Nevada Democrats 'Demoralized' That There Are No People of Color on Debate Stage

Democratic presidential candidates at the Democratic primary debate hosted by NBC News, Thursday, June 27, 2019, in Miami. (AP Photo/Wilfredo Lee)

Nevada Democrats are apparently very upset that the February debate in Las Vegas will be devoid of any candidates of color. This is a state and a party that prides itself on “diversity” and to see only shiny white faces looking out into the audience at the debate is demoralizing.



The lack of diversity in the remaining primary field is offering the chance for campaigns to reset in Nevada, the effects of which are only now settling in.

“People are incredibly demoralized about that,” said Bob Fulkerson, a Warren supporter who co-founded the Progressive Leadership Alliance of Nevada. “It’s definitely the biggest failure of the campaign so far … the all-white crowd that we’re left with, and what forces institutionally have led to that.”

He said, “The whole field is diminished, and the whole process is diminished.”

“Institutional forces”? Really? That would mean the Democratic Party is made up of a bunch of racists who don’t give money or lend their support to candidates of color because they’re not white.

Or could it mean no one has ever heard of a former minor cabinet secretary of a federal agency (Castro), an obscure senator from New Jersey (Booker), and found a black woman (Harris) to be less than inspiring?

The town hall meetings served as a preview of the presidential debate next week in Los Angeles in which only one non-white candidate, Andrew Yang, has qualified. Rep. Norma Torres (D-Calif.), said she feared that as the primary loses candidates of color, it will also see issues of particular concern to non-white voters — such as voter suppression and immigration — begin to fade.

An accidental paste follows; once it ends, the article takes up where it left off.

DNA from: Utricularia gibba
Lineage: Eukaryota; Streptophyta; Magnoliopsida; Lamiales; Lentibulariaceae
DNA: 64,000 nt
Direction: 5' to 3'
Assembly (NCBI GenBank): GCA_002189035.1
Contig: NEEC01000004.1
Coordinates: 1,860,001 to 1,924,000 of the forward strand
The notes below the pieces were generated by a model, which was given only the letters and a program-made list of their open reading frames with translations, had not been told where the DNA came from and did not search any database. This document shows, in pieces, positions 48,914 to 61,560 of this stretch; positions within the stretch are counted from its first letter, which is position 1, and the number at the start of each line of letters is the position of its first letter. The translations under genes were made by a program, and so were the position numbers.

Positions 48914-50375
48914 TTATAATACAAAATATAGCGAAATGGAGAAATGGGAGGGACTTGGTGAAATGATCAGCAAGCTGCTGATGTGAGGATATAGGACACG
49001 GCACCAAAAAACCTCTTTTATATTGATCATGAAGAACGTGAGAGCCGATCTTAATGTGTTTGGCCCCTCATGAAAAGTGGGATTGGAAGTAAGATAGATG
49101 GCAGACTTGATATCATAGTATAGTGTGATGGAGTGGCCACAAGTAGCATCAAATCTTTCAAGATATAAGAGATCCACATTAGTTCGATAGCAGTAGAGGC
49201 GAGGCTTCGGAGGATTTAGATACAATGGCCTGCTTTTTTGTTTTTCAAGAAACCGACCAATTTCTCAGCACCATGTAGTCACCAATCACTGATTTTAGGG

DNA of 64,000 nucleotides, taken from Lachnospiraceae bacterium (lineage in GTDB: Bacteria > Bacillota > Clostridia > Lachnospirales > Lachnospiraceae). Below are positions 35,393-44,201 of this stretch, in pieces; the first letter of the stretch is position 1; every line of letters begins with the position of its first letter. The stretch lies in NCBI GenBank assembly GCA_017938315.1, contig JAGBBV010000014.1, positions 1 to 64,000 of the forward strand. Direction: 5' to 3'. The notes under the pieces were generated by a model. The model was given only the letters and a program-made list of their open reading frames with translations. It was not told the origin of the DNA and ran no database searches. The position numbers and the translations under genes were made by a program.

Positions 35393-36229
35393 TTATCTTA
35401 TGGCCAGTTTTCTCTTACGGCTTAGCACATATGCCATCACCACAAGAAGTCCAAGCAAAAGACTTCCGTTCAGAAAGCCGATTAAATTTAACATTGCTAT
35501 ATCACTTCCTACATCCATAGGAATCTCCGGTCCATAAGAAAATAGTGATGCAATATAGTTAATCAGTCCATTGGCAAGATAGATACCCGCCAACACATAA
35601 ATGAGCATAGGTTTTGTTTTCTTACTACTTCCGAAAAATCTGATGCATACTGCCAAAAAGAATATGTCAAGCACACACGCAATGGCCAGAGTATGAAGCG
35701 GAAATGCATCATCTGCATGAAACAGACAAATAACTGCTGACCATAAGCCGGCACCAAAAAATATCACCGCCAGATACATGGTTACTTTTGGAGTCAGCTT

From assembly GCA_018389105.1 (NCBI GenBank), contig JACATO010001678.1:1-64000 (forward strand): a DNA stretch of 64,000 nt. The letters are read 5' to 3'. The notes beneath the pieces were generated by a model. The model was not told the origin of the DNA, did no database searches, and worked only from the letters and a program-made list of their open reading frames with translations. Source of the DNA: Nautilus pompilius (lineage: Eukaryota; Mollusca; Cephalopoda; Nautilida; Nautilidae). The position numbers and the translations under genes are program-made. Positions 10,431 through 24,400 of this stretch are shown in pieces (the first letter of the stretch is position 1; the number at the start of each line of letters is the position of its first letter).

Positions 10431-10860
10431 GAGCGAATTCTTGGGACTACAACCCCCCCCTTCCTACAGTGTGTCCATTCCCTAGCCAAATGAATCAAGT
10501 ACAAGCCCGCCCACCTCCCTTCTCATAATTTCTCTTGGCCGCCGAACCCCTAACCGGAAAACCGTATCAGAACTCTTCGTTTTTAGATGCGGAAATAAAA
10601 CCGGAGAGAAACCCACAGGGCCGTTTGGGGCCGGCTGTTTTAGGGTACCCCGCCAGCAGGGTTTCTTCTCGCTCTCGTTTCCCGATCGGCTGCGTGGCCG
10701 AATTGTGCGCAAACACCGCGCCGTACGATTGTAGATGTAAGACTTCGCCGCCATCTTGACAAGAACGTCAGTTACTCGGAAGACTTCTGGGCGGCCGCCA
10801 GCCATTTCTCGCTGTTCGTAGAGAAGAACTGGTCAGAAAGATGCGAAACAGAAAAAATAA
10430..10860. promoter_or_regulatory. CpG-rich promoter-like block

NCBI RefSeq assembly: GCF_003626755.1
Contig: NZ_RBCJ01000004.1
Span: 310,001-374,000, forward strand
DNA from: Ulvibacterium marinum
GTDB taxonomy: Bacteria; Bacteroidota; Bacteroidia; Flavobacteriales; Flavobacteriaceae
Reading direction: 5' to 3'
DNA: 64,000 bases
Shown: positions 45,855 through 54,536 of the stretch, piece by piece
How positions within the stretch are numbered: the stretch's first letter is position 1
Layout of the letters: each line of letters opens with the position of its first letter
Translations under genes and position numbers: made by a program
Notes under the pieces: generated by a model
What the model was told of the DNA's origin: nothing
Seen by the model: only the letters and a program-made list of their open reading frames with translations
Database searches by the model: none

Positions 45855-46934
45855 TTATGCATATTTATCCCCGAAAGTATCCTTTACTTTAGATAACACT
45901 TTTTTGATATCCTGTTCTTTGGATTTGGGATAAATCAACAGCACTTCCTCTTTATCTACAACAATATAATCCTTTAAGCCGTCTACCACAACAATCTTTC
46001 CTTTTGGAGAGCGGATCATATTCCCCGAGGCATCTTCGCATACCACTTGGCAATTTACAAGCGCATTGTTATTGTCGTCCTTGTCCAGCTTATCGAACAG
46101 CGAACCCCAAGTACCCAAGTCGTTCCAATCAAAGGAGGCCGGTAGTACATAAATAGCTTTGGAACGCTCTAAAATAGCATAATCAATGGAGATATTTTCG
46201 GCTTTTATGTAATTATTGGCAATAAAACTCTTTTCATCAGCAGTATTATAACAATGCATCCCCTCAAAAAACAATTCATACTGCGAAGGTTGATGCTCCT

On the same day that Sanders addressed Culinary, Castro, the only Latino in the race, was in Iowa, lamenting that because Nevada and other diverse states come later in the primary schedule, some candidates will never make it there.


The problem with race being the end all and be all of one’s worldview is that it leads to a myopic outlook that dismisses logical and obvious alternatives to sinister “institutional forces.” Hence, the very obscurity of some candidates is due to racism. And the 50 million voters who will cast ballots in the Democratic primaries are stupid and wrong. They don’t care about some issues enough. How dare they care more about their economic fortunes than letting in more illegal aliens?

At the beginning of the campaign, said Grace Vergara-Mactal, executive director of Service Employees International Union Nevada Local 1107, “we had the most representative primary candidates in history, so that was very exciting, at least to me and my members.”

Now, she said, “At least in my mind, the excitement in the beginning of having a diverse candidate is fading … I think we’ve got to ask the question: what kind of message is the Democratic Party sending to voters of color?”

The message is that most Democratic voters want someone familiar. They want a known quantity — just like Republican voters. Trump had an incredible advantage in 2016 due to his TV show and the hours of free media coverage that were given to his outrageous personae. In politics, there is absolutely no substitute for being known.


And it’s especially true of presidential candidates.


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